931 F.2d 43
UNITED STATES of America, Plaintiff-Appellee,
FU CHIN CHUNG, Defendant-Appellant.
United States Court of Appeals,
May 13, 1991.
Robert S. Stubbs, III, Canton, Ga., Thomas D. Kerr, Jr., Knoxville, Tenn., for defendant-appellant.
Kent B. Alexander, Asst. U.S. Atty., Atlanta, Ga., for plaintiff-appellee.
Appeal from the United States District Court for the Northern District of Georgia.
Before TJOFLAT, Chief Judge, FAY and BIRCH, Circuit Judges.
Appellant appeals his conviction for attempting "to export ... from the United States to London, England, en route to Iran, a defense article, that is, a cathode assembly for a VA-868A Klystron tube used in a Hawk missile battery, which article was designated as a defense article on the United States Munitions List, without having first obtained from the Department of State a license for such export or written authorization for such export, in violation of [the Arms Export Control Act, 22 U.S.C. Sec. ] 2778(b) and (c) and 22 C.F.R. Sec. 127.1." He also appeals his sentence, which was imposed pursuant to the Sentencing Reform Act of 1984, Pub.L. No. 98-473, 98 Stat.1987 (codified as amended in scattered sections of 18 and 28 U.S.C.) and the guidelines promulgated thereunder. We affirm appellant's conviction and his sentence.
Appellant was caught in a "sting" operation conducted by the United States Customs Service. Appellant had been holding himself out as being capable of delivering military equipment, including F-16 aircraft and their parts, and munitions to practically any country on the globe, and the Customs Service, having good reason to believe that he was making such deliveries in violation of federal law, set out to catch him. It did. An undercover agent gave appellant the cathode assembly described in the indictment and asked him if he could ship it abroad (appellant thought the assembly's ultimate destination was to be Iran, where it would be used in a Hawk missile); appellant replied that he could do so and enlisted a neighbor to act as the courier and carry the missile part to London. Appellant was arrested as the courier was boarding a plane for London.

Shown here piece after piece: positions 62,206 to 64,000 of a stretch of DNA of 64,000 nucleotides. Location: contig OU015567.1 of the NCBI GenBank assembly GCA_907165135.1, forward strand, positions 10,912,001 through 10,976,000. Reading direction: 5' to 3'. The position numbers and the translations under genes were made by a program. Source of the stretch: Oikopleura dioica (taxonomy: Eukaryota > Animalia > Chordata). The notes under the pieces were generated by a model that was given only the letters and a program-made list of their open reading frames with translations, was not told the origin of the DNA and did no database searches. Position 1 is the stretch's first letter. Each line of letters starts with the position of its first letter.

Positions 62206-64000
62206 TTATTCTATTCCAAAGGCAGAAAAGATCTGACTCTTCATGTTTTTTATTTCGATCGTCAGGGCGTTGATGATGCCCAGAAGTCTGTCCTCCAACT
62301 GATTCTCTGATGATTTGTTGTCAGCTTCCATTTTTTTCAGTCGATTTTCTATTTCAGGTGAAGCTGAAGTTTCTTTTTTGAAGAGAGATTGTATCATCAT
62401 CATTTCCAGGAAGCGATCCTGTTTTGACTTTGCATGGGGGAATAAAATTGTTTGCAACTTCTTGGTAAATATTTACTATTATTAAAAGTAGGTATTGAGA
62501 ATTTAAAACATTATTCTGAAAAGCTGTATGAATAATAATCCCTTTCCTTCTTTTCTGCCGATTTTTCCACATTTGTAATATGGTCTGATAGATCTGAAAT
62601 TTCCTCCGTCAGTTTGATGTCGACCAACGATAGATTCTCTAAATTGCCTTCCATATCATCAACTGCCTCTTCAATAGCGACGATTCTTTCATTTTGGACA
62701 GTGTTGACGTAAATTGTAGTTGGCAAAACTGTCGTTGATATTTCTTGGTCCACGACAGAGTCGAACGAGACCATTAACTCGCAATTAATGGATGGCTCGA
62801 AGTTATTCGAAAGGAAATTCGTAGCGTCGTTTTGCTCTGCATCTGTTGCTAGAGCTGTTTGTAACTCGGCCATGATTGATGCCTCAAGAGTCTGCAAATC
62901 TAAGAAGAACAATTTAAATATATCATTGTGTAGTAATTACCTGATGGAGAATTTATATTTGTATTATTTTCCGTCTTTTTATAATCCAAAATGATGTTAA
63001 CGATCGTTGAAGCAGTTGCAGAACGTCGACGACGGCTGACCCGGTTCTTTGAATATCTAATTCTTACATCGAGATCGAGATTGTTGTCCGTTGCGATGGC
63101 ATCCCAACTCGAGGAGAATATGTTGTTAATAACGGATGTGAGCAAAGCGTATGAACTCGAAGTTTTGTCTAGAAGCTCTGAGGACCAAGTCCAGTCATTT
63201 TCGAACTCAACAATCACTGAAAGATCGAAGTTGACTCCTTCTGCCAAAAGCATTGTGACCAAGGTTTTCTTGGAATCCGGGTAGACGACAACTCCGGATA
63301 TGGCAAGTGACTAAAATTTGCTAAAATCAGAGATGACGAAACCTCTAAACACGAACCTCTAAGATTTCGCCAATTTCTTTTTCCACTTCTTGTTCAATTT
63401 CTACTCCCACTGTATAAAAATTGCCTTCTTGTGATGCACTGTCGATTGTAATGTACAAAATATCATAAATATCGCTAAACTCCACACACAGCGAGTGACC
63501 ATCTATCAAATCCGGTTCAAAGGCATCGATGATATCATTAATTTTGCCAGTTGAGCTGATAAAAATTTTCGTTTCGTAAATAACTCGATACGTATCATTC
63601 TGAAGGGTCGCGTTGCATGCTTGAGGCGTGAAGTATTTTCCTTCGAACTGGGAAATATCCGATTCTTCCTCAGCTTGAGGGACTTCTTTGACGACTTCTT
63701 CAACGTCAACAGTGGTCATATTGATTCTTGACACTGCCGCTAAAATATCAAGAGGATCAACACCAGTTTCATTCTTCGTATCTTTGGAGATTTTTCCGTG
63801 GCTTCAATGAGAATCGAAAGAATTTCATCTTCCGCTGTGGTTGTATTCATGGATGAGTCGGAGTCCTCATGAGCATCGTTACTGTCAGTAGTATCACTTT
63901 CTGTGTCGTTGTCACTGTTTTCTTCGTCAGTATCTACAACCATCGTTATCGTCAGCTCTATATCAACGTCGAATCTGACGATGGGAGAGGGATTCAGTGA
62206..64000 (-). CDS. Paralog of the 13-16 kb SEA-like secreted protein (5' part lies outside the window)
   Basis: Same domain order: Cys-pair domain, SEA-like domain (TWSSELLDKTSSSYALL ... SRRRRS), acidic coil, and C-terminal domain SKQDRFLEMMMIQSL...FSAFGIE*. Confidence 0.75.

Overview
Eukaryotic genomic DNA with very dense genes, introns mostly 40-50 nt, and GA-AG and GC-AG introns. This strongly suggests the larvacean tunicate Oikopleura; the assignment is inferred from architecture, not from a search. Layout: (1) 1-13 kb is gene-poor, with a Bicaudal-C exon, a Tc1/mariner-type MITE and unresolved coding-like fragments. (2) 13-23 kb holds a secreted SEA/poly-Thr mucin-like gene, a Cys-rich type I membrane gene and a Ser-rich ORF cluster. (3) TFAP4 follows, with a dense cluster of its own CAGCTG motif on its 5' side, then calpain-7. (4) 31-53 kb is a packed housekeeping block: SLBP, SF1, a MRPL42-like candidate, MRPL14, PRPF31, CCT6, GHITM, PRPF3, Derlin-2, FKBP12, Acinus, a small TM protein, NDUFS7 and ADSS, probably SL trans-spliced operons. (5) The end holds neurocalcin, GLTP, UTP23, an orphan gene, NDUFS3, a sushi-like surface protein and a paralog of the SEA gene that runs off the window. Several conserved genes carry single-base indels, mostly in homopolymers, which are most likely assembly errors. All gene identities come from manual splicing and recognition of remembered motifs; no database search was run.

The cathode assembly that appellant attempted to export had been bought by Customs from the manufacturer for use in undercover investigations, such as the one in this case. The assembly was not in working condition, in that the manufacturer had tested the part and found that it did not meet its specifications. Appellant contends that, because the assembly was not operational, it was not included on the United States Munitions List; thus, he could not have committed the offense charged.* We do not agree.
The Arms Export Control Act, 22 U.S.C. Sec. 2778 (1988), authorizes the President to control the export of defense articles such as Hawk missile parts. The Department of State, exercising this authority for the President, has promulgated the International Traffic in Arms Regulations (ITAR), 22 C.F.R. Secs. 120.1-130.17 (1990). These regulations include the United States Munitions List, which consists of categories of defense articles that cannot be imported or exported without a license. Id. Sec. 121.1. The cathode assembly involved in this case falls within categories IV(h) and XII(c) on that list; thus, any import or export of the assembly must be licensed.